5. 5. Risk = P x I Risk = P x I x V Risk = PA (1 – PI) C Risk = P x I x M Risk = Probability x Impact Security Controls Risk = P X E (Exploitability of Protection)
  6. 6. Adversary? Threat(s)? Adversary Objectives? Capabilities and Strengths? Adversary Determination? Knowledge, Training and Experience? Timeline? ???????
  7. 7. © The Banks Group Inc. - 2016
  8. 8. Risk is never static. Risk can be within or outside our sphere of control. Risk is affected by both the adversary and the target. A convertible asset requires multi-stage “risk continuum” consideration. What can be done to positively affect the “risk triangle”? Corporate “Risk Appetite”? Probability
  9. 9. Quantifiable Risk Risk we can precisely measure and record with numbers: How many security controls are present? Is the control strength rated? How many attacks per day do we see? How many times did this happen in the past? How many vulnerabilities exist? etc. Qualifiable Risk Risk we have an idea about but can't accurately measure and is thus subjective: How confident are we with the code-base? Do we think the project has had sufficient review? Do we think this control is efficient? etc.
  10. 10. Possibility – An event that could occur. Probability – The likelihood of the event occurring. A “possibility” is any event which has a “probability” of occurrence which is greater than “0”.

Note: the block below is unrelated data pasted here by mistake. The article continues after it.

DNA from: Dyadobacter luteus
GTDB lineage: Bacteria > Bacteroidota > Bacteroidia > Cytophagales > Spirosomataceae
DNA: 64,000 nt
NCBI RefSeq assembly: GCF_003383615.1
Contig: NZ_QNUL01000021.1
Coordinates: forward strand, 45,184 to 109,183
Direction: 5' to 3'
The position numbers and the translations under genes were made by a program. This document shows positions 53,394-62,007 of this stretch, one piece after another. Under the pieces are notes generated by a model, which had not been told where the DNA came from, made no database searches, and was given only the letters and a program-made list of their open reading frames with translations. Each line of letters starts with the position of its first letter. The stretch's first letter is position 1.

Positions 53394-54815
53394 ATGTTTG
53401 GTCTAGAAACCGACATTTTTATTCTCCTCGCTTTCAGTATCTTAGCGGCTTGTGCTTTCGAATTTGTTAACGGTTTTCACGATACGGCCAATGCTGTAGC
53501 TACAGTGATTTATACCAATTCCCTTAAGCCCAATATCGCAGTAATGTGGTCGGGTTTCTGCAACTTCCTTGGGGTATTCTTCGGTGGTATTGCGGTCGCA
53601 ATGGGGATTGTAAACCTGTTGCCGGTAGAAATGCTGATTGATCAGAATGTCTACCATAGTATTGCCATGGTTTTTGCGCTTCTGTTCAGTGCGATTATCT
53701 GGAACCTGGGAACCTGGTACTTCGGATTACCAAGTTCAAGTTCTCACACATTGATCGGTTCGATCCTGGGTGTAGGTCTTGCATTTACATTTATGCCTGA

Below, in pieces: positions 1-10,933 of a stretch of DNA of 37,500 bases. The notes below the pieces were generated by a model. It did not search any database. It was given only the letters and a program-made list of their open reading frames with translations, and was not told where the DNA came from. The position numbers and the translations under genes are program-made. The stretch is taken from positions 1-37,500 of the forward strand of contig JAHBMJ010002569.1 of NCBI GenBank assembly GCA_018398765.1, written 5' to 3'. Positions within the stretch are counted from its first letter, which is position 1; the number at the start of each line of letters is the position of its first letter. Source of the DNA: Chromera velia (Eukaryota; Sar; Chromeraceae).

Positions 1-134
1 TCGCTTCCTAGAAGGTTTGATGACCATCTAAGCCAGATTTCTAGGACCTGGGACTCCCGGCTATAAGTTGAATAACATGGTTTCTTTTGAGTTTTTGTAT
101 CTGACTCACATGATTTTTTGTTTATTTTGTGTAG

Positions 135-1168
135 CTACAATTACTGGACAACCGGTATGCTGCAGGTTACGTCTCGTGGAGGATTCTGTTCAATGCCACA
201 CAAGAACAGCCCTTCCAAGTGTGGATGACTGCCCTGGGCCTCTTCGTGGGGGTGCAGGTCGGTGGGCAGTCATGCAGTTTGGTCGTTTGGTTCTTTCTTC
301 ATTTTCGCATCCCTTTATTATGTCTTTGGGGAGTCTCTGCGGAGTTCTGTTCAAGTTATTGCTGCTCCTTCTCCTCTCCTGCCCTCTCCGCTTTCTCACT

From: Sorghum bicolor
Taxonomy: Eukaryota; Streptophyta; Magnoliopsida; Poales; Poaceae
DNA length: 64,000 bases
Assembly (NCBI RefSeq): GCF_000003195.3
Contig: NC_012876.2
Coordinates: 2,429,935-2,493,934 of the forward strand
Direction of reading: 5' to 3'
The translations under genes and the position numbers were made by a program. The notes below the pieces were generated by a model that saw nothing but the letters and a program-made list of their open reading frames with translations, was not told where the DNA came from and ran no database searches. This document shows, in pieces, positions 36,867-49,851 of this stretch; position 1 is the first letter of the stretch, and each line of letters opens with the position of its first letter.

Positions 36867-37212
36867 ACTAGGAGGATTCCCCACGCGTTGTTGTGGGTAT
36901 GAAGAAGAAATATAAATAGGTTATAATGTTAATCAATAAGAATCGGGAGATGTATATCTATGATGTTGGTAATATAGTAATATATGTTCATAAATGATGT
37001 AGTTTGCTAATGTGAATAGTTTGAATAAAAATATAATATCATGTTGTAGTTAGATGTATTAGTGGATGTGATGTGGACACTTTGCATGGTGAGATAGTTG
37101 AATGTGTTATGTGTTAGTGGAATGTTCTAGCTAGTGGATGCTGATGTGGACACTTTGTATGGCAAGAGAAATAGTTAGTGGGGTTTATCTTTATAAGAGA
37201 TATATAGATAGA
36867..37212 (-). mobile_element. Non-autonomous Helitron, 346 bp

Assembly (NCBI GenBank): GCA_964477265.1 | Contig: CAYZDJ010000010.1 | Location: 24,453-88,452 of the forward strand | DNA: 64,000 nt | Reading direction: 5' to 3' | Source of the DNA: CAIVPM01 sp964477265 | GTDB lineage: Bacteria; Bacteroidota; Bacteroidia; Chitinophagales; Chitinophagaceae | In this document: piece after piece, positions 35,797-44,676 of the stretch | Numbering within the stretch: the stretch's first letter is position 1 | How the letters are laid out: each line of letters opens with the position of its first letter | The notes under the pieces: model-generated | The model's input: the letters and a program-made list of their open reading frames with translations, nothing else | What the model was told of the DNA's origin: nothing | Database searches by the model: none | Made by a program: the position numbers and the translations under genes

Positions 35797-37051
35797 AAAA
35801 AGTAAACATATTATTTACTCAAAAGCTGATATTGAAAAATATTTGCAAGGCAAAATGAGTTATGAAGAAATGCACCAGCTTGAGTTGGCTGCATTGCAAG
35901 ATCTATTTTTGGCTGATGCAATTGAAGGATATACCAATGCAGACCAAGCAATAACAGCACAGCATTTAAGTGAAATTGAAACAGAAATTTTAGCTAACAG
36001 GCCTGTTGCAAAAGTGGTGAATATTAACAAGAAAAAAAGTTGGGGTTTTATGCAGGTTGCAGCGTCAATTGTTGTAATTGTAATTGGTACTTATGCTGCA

11. 11. A threat-event will take place? The threat-event will be mitigated to some degree? The adversary will be 100% successful? What probability? Impossible? Even Chance? Certain?
  12. 12. Historical record Anecdotal info Police sources Industry sources Networking Credible intelligence Security technology inputs Industry experience …………………….?
  13. 13. Probability of a six being on the upper surface of one dice…? Probability of two sixes being on the upper surface of two dice…? Probability of three sixes being on the upper surface of three dice…?
  14. 14. A system with three components fails if one or more components fail. The probability that any given component will fail is 1/10. What is the probability that the system will fail?
  15. 15. Business impact analysis S.W.O.T analysis Past experience Risk manager In-house counsel Public relations Employees Etc...
  16. 16. Probability Impact Critical Medium Low High
  17. 17. • R = Risk to the facility of an adversary gaining access to assets (ranges from 0 to 1.0). • PA = Probability of an adversary attack during a period of time. • PE = Probability of Preventing the Event. • = P(I) INTERUPTION x P(N) NEUTRALIZATION • C = Consequence Value. Note: If PE is the probability of preventing the event then [1-PE] must be the probability of the adversary being successful R = PA * [1-(PE)] *C * The Design and Evaluation of Physical Security Systems, Garcia, Mary Lynn, Butterworth-Heinemann, 2001 Risk = Probability Vulnerability Impact